I received a bad check, what can I do to get my money back?A bounced check is not always a bad check violation. Your situation must meet two conditions to charge someone with a bad check violation (a criminal charge):
- An immediate exchange of goods or services. Bad checks for payments for rent, utilities, or car payments are not covered under the statute. Check with the District Court Commissioner to see if criminal charges can be initiated. If not, you can bring a civil case against the person.
- A bank or institution must have refused to pay upon the check for insufficient funds, or where an account does not exist, is closed, or has a hold on it.
- If the bank refused the check because the account does not exist, is closed, or has a hold on it, you can file an application for charges immediately. You must appear in person at the commissioner’s station to do this because the commissioner will take a sworn statement from you that the information you provide is true.
- Otherwise, you must wait ten (10) days from the date of the refusal to bring charges. This gives the individual time to pay the money they owe you.
If you agree to hold a check for a period of time, then you are, in effect, extending credit to the person. If the check is then refused for payment, you can’t charge the person with a bad check violation because the exchange was not immediate. To recover the money owed to you, you must sue the person in civil court for breach of contract. See Small Claims.
How do I file charges?
Complete an Application for Statement of Charges for Bad Check (DC-CR 044). You must appear in person at the commissioner’s station to do this because the commissioner will take a sworn statement from you that the information you provide is true.
Bring a photocopy of the bad check, information about the check, a description of the goods or services the person received, and any information you have about the person who wrote the check (for example, the person’s driver’s license number, date of birth and a physical description). The commissioner cannot provide you with identifying information.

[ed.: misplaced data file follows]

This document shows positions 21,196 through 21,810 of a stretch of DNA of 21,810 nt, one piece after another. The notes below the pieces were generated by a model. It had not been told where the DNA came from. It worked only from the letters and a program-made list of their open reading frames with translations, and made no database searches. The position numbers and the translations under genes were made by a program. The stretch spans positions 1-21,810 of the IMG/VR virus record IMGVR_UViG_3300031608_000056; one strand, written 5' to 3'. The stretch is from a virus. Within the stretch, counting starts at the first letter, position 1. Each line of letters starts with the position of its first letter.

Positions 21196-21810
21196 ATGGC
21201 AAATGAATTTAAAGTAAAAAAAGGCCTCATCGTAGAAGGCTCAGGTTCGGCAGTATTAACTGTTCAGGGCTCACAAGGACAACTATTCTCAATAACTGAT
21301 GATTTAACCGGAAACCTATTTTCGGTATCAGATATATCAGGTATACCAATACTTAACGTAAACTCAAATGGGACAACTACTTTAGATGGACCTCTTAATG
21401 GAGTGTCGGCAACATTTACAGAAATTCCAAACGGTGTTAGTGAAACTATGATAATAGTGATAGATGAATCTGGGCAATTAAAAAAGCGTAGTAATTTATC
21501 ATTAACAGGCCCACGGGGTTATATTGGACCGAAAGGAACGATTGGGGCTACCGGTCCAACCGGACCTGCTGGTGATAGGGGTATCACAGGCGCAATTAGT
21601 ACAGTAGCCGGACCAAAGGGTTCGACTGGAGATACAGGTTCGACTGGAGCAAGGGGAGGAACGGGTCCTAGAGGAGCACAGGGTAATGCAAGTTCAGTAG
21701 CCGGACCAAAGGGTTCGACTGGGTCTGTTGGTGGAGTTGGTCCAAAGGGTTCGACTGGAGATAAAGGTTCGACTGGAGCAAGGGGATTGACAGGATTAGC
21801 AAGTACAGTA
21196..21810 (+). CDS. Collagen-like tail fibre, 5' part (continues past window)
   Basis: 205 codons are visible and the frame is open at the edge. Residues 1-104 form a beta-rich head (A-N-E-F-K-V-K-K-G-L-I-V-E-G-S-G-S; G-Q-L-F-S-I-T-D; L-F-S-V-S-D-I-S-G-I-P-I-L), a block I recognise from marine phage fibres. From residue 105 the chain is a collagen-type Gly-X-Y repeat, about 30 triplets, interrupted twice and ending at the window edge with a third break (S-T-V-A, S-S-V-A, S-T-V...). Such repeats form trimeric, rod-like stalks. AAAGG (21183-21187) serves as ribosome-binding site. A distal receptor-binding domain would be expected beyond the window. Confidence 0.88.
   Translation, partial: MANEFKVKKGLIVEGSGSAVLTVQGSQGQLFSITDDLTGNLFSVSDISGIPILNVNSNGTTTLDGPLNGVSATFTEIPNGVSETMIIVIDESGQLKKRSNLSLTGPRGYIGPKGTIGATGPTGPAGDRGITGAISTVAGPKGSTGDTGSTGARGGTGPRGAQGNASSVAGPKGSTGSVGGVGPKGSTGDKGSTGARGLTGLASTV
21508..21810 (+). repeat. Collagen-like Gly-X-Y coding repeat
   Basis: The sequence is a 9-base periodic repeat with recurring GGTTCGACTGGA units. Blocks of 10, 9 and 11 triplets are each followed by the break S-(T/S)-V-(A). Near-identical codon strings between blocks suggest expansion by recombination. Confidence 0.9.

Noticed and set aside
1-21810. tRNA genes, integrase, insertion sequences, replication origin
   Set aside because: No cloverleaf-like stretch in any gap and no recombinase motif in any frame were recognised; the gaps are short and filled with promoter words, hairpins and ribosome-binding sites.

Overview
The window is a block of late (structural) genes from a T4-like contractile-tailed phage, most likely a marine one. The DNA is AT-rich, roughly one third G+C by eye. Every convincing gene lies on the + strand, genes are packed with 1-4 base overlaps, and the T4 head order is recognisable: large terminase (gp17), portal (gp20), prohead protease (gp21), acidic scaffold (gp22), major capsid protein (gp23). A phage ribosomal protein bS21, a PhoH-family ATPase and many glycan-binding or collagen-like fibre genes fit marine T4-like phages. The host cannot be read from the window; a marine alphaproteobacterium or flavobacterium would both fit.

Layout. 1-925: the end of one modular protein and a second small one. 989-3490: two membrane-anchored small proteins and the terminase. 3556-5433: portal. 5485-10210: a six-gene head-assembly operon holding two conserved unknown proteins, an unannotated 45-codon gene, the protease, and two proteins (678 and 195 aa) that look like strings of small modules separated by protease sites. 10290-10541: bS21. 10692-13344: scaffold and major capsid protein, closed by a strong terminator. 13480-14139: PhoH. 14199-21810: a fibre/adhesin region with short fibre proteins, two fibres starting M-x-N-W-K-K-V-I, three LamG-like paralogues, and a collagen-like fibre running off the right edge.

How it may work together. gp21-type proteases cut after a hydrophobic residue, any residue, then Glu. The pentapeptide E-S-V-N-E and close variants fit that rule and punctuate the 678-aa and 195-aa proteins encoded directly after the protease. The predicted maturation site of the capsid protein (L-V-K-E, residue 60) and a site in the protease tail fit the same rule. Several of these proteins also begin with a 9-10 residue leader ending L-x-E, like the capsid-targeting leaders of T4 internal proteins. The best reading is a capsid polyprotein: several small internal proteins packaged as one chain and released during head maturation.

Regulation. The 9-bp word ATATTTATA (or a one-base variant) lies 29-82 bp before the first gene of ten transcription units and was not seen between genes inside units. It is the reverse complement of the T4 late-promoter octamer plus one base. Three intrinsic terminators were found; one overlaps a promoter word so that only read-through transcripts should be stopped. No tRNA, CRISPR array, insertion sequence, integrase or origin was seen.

There are no court costs or fees for filing an Application for Charges.
Attend the trial, which will be held in the District Court. You are required to personally attend the trial to testify about the facts of the case.
Please bring with you any identifying information about the defendant that you may have. The defendant’s driver’s license number, date of birth, and a physical description should be recorded on the application.
The person who wrote the bad check may choose to pay you the amount he or shows before trial. If restitution is made to you and you do not wish to proceed with criminal charges, you should notify the state’s attorney’s office and provide the case number, defendant’s name and address, and the date you filed the application for charges.
You should accept payment for the bad check in cash, certified check, or a money order, and give the debtor a receipt. If you accept another check as payment on a bad check, it does not qualify as a bad check violation if it bounces.
Tips to avoid accepting a bad check:Before accepting a check for payment:
- Ask for a driver’s license as identification.
- Make sure the name and address on the check match the identification.
- Make sure the check contains a check number on the top and preprinted Optical Character Reader numbers on the bottom.
- Write the driver’s license number and birth date on the check.
- If the check is for a substantial amount, you may wish to call the bank and ask for verification that there are sufficient funds in the account to cover the amount of the check.